Whenever Jesus spoke in parables he often asked his listeners to discern the presence of God between two contrary positions: the narrow or wide gate, the sheep and the goats, “a man had two sons.” It’s a pretty useful and ancient instructive device that was deeply rooted in the rabbinic tradition of the day. The first Psalm, in fact, paves the way for much of the wisdom tradition, essentially saying that there is a way that leads to life, and a way that leads to destruction. Parents still embrace this tool. “You can either finish your vegetables and stay for dessert,” we say, “or you can not eat your vegetables and go to your room. Which of these ways will lead you to chocolate cake?”
I think that we can look at the Easter story through the lens of two individuals as a way to make some sense of what the resurrection means for us. On the night that Jesus was arrested, two of his closest friends, Judas and Peter, betrayed him. Two disciples who had been with Jesus for three years, listened to his teachings, and saw him perform one miracle after another, turned Jesus over to be crucified and denied ever knowing him.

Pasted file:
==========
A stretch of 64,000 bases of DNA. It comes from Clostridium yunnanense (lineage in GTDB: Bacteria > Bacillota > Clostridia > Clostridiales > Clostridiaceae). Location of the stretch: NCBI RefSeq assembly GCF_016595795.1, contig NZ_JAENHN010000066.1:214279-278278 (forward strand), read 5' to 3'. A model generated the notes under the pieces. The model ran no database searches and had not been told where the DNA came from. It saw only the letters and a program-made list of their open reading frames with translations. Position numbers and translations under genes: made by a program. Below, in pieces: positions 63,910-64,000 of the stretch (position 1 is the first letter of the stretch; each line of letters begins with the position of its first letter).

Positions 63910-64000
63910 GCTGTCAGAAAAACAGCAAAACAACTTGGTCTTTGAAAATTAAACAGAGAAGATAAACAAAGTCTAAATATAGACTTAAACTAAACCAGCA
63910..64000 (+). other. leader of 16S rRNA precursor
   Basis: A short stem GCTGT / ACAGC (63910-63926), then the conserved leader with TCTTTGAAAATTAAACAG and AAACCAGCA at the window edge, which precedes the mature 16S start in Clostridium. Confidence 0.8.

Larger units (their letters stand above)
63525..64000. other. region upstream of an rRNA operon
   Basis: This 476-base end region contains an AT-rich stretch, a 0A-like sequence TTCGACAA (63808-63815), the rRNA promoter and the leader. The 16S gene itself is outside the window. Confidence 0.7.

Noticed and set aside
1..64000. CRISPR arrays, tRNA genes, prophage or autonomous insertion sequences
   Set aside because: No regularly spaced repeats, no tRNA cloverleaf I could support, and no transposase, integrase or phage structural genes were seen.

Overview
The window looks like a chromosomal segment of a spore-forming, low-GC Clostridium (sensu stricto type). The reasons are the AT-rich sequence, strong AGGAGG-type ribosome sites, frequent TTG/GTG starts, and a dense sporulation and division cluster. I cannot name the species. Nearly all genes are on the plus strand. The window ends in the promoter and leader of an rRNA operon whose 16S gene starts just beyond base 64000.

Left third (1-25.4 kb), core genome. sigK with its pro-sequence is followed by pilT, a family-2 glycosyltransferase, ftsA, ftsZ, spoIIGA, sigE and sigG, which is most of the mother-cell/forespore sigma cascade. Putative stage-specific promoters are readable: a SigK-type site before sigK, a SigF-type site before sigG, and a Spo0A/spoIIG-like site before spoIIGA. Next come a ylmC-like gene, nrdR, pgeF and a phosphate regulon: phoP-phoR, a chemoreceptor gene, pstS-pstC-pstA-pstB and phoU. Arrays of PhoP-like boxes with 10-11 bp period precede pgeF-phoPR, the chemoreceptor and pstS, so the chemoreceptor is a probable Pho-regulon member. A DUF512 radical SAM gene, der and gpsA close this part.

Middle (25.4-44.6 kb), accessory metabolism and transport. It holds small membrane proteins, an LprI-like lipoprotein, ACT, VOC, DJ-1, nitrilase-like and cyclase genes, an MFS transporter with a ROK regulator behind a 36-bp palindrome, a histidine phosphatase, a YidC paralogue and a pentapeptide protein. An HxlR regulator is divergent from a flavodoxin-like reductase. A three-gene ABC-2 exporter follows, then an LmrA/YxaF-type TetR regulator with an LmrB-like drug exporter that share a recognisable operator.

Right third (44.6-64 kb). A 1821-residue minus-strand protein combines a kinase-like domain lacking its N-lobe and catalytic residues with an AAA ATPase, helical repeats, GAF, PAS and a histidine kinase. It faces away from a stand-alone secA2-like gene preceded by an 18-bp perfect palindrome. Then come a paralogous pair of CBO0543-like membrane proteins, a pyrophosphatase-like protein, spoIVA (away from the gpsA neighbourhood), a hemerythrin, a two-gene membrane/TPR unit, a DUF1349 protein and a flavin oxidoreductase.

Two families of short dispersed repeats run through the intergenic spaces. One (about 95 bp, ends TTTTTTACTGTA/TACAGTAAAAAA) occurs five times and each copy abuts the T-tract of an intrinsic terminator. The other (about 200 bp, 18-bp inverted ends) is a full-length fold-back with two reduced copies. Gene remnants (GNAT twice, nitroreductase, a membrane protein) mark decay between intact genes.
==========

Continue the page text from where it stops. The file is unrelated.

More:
Judas and Peter were both left to ponder alone the weight of their actions in the quiet of Holy Saturday. It was a crucible of sorts for their thoughts about past events and how they would shape their future. We have Holy Saturdays of our own all the time when each of us are often left to reflect on things we have done, or neglected to do—ways that we have harmed others and contributed to the destruction of people and things we love. This is where Judas and Peter were.
Judas was trapped by guilt and shame. And despite Jesus’ words that must have echoed in his mind, he lost faith in the hope of Easter. So Judas’ story ended on Holy Saturday.
But Peter’s story kept going on into Easter. After the resurrection he broke bread with Jesus again by a fire on the beach. And while it was a painful moment to revisit his denial with the one he denied, it was also a moment where Peter received the grace of forgiveness and new life in Christ.
Judas and Peter. Two images of brokenness in the light of the cross and the resurrection. Two ways to respond to the hope of new, resurrected life. Which Easter story will you live?